Affordable Access

Publisher Website

Obesogenic diets may differentially alter dopamine control of sucrose and fructose intake in rats

Physiology & Behavior
Publication Date
DOI: 10.1016/j.physbeh.2011.04.048
  • Diet-Induced Obesity
  • Sucrose
  • Fructose
  • Reward
  • Sch23390
  • Raclopride


Abstract Chronic overeating of obesogenic diets can lead to obesity, reduced dopamine signaling, and increased consumption of added sugars to compensate for blunted reward. However, the specific role of diet composition yet remains unknown. To study this, Sprague–Dawley male rats were fed a high-energy diet with high fat and low carbohydrate content (HFHE), a fat-sugar combination high-energy diet (FCHE), or standard chow for 24 weeks. We found that both high-energy diets produced substantial body weight gain compared to chow-fed controls. To investigate dopamine control of short (2-h) intake of palatable sucrose or fructose solutions, rats were pretreated peripherally (IP) with equimolar doses (0–600 nmol/kg) of the dopamine D1 (SCH23390) and D2 (raclopride) subtype-specific receptor antagonists. The results showed an overall increase in the efficacy of D1 and D2 receptor antagonists on suppression of intake in obese rats compared to lean rats, with effects differing based on diets and test solutions. Specifically, SCH23390 potently reduced both sucrose and fructose intake in all groups; however, lower doses were more effective in HFHE rats. In contrast, raclopride was most effective at reducing fructose intake in the obese FCHE rats. Thus, it appears that obesity due to the consumption of combinations of dietary fat and sugar rather than extra calories from dietary fat alone may result in reduced D2 receptor signaling. Furthermore, such deficits seem to preferentially affect the control of fructose intake. These findings demonstrate for the first time a plausible interaction between diet composition and dopamine control of carbohydrate intake in diet-induced obese rats. It also provides additional evidence that sucrose and fructose intake is regulated differentially by the dopamine system.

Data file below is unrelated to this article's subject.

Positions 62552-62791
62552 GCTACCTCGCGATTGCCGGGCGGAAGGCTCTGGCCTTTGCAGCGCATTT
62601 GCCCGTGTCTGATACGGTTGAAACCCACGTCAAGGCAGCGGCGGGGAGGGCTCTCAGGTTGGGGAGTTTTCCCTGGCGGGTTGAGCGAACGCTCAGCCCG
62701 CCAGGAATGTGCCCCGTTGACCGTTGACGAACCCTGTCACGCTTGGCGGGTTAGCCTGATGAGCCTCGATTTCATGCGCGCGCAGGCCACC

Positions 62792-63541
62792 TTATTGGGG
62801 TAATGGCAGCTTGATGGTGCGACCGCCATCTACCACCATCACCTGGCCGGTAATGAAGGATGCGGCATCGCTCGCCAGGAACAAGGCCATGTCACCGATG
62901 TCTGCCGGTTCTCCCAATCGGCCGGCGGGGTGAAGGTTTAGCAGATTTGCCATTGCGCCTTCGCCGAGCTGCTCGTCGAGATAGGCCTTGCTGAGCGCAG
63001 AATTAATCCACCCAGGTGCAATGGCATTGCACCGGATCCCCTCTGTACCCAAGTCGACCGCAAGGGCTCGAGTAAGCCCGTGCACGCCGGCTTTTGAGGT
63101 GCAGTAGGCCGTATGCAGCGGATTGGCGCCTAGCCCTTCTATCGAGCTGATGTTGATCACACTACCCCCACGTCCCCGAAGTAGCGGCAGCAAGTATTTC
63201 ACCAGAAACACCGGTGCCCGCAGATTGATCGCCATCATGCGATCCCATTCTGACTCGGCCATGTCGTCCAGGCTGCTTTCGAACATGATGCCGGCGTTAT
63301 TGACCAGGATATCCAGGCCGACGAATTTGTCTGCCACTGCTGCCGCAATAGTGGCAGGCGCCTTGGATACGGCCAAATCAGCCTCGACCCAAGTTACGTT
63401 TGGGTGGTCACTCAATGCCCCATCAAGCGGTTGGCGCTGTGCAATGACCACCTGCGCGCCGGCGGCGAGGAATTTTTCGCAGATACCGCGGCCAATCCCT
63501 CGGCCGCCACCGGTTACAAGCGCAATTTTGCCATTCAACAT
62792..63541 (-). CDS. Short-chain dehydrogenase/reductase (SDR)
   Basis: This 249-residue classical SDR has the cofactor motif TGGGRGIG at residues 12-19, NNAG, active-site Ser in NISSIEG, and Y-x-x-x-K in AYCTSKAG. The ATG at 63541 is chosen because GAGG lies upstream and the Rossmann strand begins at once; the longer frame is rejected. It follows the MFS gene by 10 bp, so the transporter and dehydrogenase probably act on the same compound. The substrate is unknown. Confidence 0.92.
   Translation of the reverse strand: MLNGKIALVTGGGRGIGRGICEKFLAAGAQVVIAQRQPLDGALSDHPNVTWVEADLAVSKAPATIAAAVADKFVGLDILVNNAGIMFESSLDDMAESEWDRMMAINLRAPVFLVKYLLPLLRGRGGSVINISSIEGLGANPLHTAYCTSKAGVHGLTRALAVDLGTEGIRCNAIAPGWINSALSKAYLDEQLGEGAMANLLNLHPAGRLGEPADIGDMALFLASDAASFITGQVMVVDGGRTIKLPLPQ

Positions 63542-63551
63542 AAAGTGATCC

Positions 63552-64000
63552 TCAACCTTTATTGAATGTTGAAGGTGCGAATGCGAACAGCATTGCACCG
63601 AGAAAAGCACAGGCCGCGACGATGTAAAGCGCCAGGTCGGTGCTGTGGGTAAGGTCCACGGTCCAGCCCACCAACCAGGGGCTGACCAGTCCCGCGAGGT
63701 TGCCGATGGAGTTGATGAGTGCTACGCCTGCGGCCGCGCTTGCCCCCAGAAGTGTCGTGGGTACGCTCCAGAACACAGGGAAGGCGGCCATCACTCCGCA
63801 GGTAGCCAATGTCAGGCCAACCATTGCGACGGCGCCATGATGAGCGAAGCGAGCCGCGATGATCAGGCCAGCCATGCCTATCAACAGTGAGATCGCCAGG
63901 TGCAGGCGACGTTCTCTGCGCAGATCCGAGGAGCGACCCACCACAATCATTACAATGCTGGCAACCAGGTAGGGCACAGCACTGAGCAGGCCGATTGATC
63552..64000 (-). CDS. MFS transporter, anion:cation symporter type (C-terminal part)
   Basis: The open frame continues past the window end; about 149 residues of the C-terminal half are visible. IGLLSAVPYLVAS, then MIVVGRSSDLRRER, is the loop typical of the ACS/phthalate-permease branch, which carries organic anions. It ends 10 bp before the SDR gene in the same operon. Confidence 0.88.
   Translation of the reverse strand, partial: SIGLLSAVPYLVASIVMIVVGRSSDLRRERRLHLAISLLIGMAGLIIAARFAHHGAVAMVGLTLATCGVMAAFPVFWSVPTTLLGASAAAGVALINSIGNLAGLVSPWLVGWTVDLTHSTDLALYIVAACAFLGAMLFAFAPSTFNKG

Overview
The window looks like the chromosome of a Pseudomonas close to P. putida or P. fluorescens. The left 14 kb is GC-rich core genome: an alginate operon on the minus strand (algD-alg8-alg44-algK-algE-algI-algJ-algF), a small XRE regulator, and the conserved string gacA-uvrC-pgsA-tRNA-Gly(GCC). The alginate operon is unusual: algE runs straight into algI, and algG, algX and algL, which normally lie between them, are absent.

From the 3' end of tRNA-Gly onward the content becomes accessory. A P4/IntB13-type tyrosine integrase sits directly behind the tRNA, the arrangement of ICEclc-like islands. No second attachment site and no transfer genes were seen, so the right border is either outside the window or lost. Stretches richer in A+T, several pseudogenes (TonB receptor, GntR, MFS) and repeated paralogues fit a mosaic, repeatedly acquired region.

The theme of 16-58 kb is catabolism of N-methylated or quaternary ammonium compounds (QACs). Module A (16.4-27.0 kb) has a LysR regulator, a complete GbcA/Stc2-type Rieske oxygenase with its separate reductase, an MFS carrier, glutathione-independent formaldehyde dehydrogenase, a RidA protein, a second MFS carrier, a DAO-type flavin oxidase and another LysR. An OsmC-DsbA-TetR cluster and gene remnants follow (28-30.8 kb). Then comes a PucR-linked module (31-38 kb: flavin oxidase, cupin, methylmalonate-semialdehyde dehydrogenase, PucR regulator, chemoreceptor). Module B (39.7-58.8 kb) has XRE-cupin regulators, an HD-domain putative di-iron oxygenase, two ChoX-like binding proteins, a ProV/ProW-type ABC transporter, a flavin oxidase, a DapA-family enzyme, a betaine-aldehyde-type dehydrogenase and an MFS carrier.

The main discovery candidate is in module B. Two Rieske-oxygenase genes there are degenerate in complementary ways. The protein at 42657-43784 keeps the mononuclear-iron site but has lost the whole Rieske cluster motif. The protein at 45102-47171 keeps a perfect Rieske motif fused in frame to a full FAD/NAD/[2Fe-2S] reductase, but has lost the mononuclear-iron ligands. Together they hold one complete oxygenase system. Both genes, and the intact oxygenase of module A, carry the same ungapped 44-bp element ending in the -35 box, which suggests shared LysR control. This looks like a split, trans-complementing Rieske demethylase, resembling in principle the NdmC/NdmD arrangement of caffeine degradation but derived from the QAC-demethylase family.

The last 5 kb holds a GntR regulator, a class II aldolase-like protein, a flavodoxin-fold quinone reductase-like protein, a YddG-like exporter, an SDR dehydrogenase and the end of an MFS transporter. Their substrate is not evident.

There are no comments yet on this publication. Be the first to share your thoughts.